“Isn’t he too old to be having temper tantrums?”
“What a spoiled brat”
“you just need to give him one good A@@ whipping, that would straighten him out”
What I didn’t know at the time was that my son had trouble processing information and that all I needed to do was walk him through the situation in detail which would usually prevent a meltdown. He needed to know what to expect, he needed to know that there was a possibility he might not win this bike he so desperately wanted. I also had no idea that being at a picnic with a hundred other people over stimulated him in ways he couldn’t manage on his own. I didn’t know that getting to know my son would teach me how to be a better parent. Because regardless of what I may have thought standing over him while he is having a “stimulation overload” saying “get up and stop misbehaving” is never going to bring about the results I was hoping for.
I don’t have it all figured out. I still see meltdowns and as a matter of fact my son had one yesterday that was so severe I had to skip church. But through all of this the one thing I can say is that I am no longer standing with my eyes fixed on the dirt. Jesus called me forward and said, “Woman, your are freed from your disability.” By the way, that boy who melted down yesterday told me something this morning that made my heart dance. Last night he prayed that he’d wake up in time to wish me a happy birthday before I left for work. I am blessed to have two of the greatest kids ever made and to think of what I would have missed out on if I would have continued to force them into molds they were never meant to fit into.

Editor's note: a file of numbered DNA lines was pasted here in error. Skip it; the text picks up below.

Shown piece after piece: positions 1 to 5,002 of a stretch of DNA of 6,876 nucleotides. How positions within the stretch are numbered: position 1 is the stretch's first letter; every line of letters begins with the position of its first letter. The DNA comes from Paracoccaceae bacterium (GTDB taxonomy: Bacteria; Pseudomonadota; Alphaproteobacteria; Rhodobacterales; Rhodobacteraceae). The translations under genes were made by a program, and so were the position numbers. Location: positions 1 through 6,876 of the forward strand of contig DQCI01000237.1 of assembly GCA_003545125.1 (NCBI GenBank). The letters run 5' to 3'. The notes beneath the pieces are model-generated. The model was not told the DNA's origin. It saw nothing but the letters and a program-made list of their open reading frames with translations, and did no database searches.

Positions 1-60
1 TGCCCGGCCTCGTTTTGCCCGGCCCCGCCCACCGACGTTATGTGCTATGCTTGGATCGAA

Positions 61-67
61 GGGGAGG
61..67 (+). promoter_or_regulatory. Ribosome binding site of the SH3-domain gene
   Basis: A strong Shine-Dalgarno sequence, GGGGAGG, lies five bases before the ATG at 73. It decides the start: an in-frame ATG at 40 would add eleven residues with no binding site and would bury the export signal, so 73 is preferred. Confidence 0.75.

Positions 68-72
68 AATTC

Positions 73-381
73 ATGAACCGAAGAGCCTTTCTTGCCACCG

To all of you, amazing women and men who have been blessed to raise these extraordinary children keep your eyes on fixed on Him the only one who can see things as they should be, not as they are. Hand your precious child over to Him whose love is all encompassing, transcending, and everlasting and allow His hand to guide you, His light to guide your steps and His truth to free you from whatever keeps your eyes fixed on the dirt.
Are you a parent of a child with special needs? If so, I’d love to hear your story. Have you been fixing your eyes on the dirt instead of the designer? I invite you to pull up a chair at my table so we can dance through the storm together.